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KANSAS CITY, Mo. — The middle of April has been a calamitous time in history, with a series of tragic events happening locally, nationally, and across the world. Between April 11 and April 20, more than a dozen disasters shaped the course of history.

April 11: Palm Sunday Tornado Outbreak

On April 11,1965, known as the “Palm Sunday Tornado Outbreak,” dozens of tornadoes raked six Midwestern states on Palm Sunday, killing 271 people. This was the fourth deadliest tornado outbreak in U.S. history and the deadliest of all Indiana outbreaks.

April 12: The Civil War begins

April 12, 1861, the Civil War began as Confederate forces opened fire on Fort Sumter in South Carolina.

American Civil War, Battle of Charleston, 1861-65, December 5th, 1863 – The interior of Fort Sumter, Charleston Harbout after continuous bombardment by Federal Batteries on Morris Island, Charleston. (Photo by Hulton Archive/Getty Images)

April 12: President Roosevelt dies

On April 12, 1945, President Franklin D. Roosevelt died of a cerebral hemorrhage in Warm Springs, Georgia, at age 63; he was succeeded by Vice President Harry S. Truman.

Franklin D. Roosevelt’s cortege goes down Connecticut Avenue on its way to the White House at Washington DC. (Photo by Keystone Features/Getty Images)

April 13: Jewish Community Center shootings

On April 13, 2014, two shootings occurred at the Jewish Community Center of Greater Kansas City and Village Shalom in Overland Park, Kansas. The three victims were 14-year-old Reat Griffin Underwood an dhis 69-year-old grandfather, Dr. William Lewis Corporon and a 53-year-old woman identified as Terri LaManno. All three were Christian. The suspect, Frazier Glenn Cross, was sentenced to death by lethal injection in 2015.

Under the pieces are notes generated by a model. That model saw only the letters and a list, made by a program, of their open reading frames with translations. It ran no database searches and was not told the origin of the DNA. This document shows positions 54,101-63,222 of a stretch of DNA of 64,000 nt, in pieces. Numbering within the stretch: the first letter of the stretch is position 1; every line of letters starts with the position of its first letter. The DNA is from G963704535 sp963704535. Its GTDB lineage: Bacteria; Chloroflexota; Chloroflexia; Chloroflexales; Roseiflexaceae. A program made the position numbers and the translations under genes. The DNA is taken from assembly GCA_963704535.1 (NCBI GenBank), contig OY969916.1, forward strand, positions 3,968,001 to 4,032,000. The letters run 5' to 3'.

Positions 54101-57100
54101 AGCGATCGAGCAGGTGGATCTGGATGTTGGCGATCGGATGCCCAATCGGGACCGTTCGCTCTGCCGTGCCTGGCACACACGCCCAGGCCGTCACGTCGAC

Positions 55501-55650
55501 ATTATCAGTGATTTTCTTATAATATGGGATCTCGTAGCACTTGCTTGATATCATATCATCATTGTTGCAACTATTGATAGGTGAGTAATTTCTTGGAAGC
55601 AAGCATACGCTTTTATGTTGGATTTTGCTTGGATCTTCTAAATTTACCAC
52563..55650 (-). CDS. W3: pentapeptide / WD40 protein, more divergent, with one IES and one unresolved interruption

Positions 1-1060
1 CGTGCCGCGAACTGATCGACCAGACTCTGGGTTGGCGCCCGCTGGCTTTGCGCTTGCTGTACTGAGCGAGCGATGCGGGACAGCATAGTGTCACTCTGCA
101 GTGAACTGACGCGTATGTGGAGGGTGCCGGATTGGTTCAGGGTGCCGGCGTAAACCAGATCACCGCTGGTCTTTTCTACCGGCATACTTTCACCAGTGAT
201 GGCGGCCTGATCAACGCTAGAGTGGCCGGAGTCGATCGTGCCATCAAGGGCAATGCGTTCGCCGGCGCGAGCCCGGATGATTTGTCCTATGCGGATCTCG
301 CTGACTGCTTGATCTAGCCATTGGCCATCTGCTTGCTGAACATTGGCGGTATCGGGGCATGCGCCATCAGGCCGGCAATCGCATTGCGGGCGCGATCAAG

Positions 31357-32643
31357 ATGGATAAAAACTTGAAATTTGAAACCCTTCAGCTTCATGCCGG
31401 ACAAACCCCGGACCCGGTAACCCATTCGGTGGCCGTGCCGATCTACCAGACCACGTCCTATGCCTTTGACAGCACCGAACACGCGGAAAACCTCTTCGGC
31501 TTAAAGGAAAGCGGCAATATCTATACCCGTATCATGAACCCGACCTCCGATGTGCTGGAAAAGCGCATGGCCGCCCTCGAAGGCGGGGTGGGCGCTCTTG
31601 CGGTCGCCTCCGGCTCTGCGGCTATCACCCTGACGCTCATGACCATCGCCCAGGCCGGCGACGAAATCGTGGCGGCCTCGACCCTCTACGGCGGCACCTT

Victims of the Jewish Center shootings

April 14: Sinking of Titanic

On April 14, 1912, the British liner RMS Titanic collided with an iceberg in the North Atlantic at 11:40 p.m. ship’s time and began sinking. The ship went under two hours and 40 minutes later with the loss of 1,514 lives.

14th April 1912: Survivors watch from the lifeboats as the ill-fated White Star liner, the ‘Titanic’, plunges beneath the waves. Original Publication: Illustrated London News – pub. 1912 Original Publication: From a special supplement of ‘Graphic’. (Photo by Hulton Archive/Getty Images)

April 14: Assassination of President Lincoln

On April 14, 1865, President Abraham Lincoln was shot and mortally wounded by John Wilkes Booth during a performance of “Our American Cousin” at Ford’s Theater in Washington. Lincoln died the following day, nine hours after being shot. Andrew Johnson became the nation’s 17th president.

14th April 1865: The assassination of the 16th President of the United States, Abraham Lincoln by actor John Wilkes Booth at Ford’s Theatre, Washington DC. (Photo by Hulton Archive/Getty Images)

April 15: Boston Marathon bombing

On April 15, 2013, two bombs made from pressure cookers exploded at the Boston Marathon finish line, killing two women and an 8-year-old boy and injuring more than 260. Suspected bomber Tamerlan Tsarnaev died in a shootout with police; his brother, Dzhokhar Tsarnaev, was tried, convicted and sentenced to death.

BOSTON, MA – APRIL 15: A runner embraces another woman on the marathon route near Kenmore Square after two bombs exploded during the 117th Boston Marathon on April 15, 2013 in Boston, Massachusetts. Two people are confirmed dead and at least 23 injured after two explosions went off near the finish line to the marathon. (Photo by Alex Trautwig/Getty Images)

April 15: Notre Dame Cathedral fire

Just two years ago on April 15, 2019, fire swept across the top of the Notre Dame Cathedral as the soaring Paris landmark underwent renovations; the blaze collapsed the cathedral’s spire and spread to one of its landmark rectangular towers, but fire officials said the church’s structure had been saved.